a music theory blog

Friday, May 19, 2006

The Major Scale - From the beginning

This is the first part in a series that will take a person from the basics of music theory all the way into the mysterious void that is modes. This installment will cover the most fundamental parts of music theory and end with a practical application of the major scale and some practice exercises to get your fingers in shape for playing the major scale in a box mode.

From the beginning...

In western music there are 12 chromatic notes. These notes are all a semitone apart (semitone = 1/2 step a = 1 fret = 1 key for piano). These semitones are all labeled (arbitrarily I think, but I am looking for a reason why) as the letters A through G. The entire 12 note chromatic scale looks like this:
A - A# - B - C - C# - D - D# - E - F - F# - G - G#

The pattern begins again at A an octave higher than the original A. The # is called a sharp. A# can also be represented as Bb (B flat). Notice that there are no sharps or flats between B - C or E - F. Again, I am pretty sure that this labeling system is arbitrary, but check back with; if I find anything on why the chromatic scale is named this way I'll post it.

The 12 chromatic steps are very easy to find on a piano.
All of the white keys are: A - B - C - D - E - F - G
The black keys are the accidentals (sharps/flats).

Ok... now that we have an understanding of the basic chromatic notes of western music, how do we make it musical? This is where the major scale comes in. If you have ever heard someone say "the song is in the key of C," and thought to yourself "what does that mean to anyone?" this will make the former statement make alot more sense.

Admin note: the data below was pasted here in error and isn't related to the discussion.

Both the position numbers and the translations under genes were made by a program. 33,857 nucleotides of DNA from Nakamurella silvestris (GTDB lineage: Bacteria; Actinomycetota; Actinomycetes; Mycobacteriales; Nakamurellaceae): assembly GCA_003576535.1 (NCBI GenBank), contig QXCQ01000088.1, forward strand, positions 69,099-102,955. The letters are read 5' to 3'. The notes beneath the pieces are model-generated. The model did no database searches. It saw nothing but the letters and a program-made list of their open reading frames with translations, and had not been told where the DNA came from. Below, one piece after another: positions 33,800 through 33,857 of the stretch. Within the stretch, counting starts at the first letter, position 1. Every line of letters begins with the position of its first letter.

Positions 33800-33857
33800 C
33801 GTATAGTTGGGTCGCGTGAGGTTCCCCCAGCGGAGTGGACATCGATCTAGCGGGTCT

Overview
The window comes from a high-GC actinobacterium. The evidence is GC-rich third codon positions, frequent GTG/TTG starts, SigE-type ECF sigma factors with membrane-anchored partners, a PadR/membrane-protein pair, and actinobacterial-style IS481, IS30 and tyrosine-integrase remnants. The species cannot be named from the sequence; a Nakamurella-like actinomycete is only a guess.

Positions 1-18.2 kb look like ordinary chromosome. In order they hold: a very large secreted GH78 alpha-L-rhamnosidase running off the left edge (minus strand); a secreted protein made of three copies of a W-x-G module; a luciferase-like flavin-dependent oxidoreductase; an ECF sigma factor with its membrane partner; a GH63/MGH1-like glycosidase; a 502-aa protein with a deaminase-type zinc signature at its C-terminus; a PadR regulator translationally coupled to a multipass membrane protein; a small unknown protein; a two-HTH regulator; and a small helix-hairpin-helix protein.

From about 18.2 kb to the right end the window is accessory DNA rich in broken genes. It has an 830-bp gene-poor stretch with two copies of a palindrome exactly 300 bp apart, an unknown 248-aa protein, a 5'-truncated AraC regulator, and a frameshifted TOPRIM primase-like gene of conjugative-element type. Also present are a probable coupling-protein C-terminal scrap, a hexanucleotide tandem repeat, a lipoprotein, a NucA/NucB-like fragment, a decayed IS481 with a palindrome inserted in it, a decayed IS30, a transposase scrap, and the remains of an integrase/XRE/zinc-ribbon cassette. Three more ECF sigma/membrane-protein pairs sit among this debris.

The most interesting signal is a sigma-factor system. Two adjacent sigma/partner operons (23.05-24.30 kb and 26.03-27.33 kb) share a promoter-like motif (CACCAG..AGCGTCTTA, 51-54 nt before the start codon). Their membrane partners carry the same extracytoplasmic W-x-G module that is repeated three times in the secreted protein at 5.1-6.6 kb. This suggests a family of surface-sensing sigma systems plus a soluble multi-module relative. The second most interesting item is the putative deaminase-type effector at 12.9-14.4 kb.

The major scale is the basis of all music theory... it allows a musician to form melodies and chords by using its intervals to define patterns on the fretboard (or keys). The major scale itself is a pattern that will work the same in any key. The pattern for the major scale is:
W - W - H - W - W - W - H

Remember when I said that a semitone is equal to a 1/2 step (or 1 fret/1 key)? In the pattern above W = 1 whole step and the H = 1/2 step. So, to find the notes of the C major scale you would start at C and apply the pattern:
C - D - E - F - G - A - B - C

It's that simple. These are all notes that can be played in the key of C major without sounding like they don't belong.
Another example, F major:
F - G - A - Bb - C - D - E - F
(A# is not used to show A#/Bb because major scales are spelled diatonically - no two letters can appear in the scale's spelling - thanks to NoteBoat @ the guitarnoise.com forums for pointing it out)

Try to find the major scale notes for the key of G and A.

The next part of this lesson will include a box diagram of the major scale for guitar players and a key diagram for piano players along with real actual sheet music. I'll also throw a couple of patterns to try out and a practical example of the major scale in action (as a melody line).


Anonymous Anonymous said...

Good stuff here. Keep up the good work.

4:13 AM

Anonymous Matt said...

Good post. Some great points on modes.

11:22 AM


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